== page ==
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Rapid

25 Posts

Posted - 08/06/2018 :  07:24:38  Show Profile  Reply with Quote
Speed kills. Itís a very useful weapon on the baseball field, and itís a great way to get recruited. Itís a very rare thing to be really strong, really fast, and really talented. This is why players like Mike Trout only come along every so often. While talent is natural, speed and strength certainly have windows for improvement. Speed requires strength because of the incredibly high demand of sprinting. Remember that Newton guy from physics 101? Something about equal and opposite reactions? When the athlete strikes the ground, the ground doesnít just stand there and take it, it pushes back. This is what projects you forward. This is why technique matters because the more efficiently I can strike the ground, the faster I run. In addition to efficiency, sprinting requires strength. The more force I can put into the ground, the harder the ground pushes back, and the faster I can run. This is why itís important to train strength athletically, not just back squat as much as possible all the time. Yes squatting is important for building strength. Itís a great exercise as old as time. If youíre not careful, though, it can stiffen you up and decrease joint variability. This is why, in addition to squatting and deadlifting, we believe in training strong single leg patterns (split squats, lunges, step ups, etc.).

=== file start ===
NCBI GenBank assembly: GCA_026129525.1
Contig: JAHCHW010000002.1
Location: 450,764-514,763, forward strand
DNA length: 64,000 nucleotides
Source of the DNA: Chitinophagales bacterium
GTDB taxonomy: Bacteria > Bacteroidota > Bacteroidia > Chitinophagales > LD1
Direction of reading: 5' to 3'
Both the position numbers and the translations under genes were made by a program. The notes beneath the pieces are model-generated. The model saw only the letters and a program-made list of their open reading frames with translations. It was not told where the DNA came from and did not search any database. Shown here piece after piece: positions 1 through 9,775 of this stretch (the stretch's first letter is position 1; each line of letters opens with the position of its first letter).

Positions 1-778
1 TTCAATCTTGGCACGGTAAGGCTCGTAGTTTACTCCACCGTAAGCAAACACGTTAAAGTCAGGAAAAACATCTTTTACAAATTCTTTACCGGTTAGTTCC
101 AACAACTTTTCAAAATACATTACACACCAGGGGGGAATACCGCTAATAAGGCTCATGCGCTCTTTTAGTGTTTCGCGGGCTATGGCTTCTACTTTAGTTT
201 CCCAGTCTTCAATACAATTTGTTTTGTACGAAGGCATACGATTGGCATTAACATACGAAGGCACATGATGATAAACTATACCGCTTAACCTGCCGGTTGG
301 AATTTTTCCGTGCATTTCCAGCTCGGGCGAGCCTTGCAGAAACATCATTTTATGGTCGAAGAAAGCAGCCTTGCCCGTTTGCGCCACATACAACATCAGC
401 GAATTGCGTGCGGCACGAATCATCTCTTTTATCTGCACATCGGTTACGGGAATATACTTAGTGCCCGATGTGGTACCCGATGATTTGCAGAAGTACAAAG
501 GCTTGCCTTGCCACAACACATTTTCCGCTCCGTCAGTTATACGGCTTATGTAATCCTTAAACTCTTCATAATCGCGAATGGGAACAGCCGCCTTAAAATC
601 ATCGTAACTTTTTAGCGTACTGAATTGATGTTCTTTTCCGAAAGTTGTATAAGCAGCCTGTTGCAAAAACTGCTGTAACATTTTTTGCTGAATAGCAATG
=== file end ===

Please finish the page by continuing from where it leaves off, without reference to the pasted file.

The old adage ďyou canít teach speed, ď is not a useful way to approach training. While speed is highly related to genetics and body type, it can certainly be improved with intelligent training. However, if you run an 8 second 60-yard dash, you shouldnít expect to turn into Mike Trout or a track star. Speed improvement takes time, and comes in small doses. Becoming more efficient and stronger in the weight room is the first step to becoming more efficient and powerful on the baseball field. The rate of force development required to do a box jump or run a sled has carryover into how I drive off the rubber. Having said this, the most important factor in good speed/power training is effort. In order to improve 100% effort on the field, 100% effort must be given in the weight room or track. In order to move faster, you've got to do every drill with maximal intent. Effort and intent drive results!

To recap, speed can be improved with intelligent, appropriately prescribed training. In addition to getting faster, the improved ability to contract and relax muscles efficiently can help improve the specific demands of baseball. While you may not become an Olympian, there can be a lot of upside to building strength and learning how to run. The key is to work hard and to be consistent.

We hope this is helpful! Have a great week, and as always feel free to comment with questions or topic requests!

All the best,

The Rapid Team
www.go-rapid.com

Andrew Gordon, MS, CSCS
Andrew.Gordon@go-rapid.com


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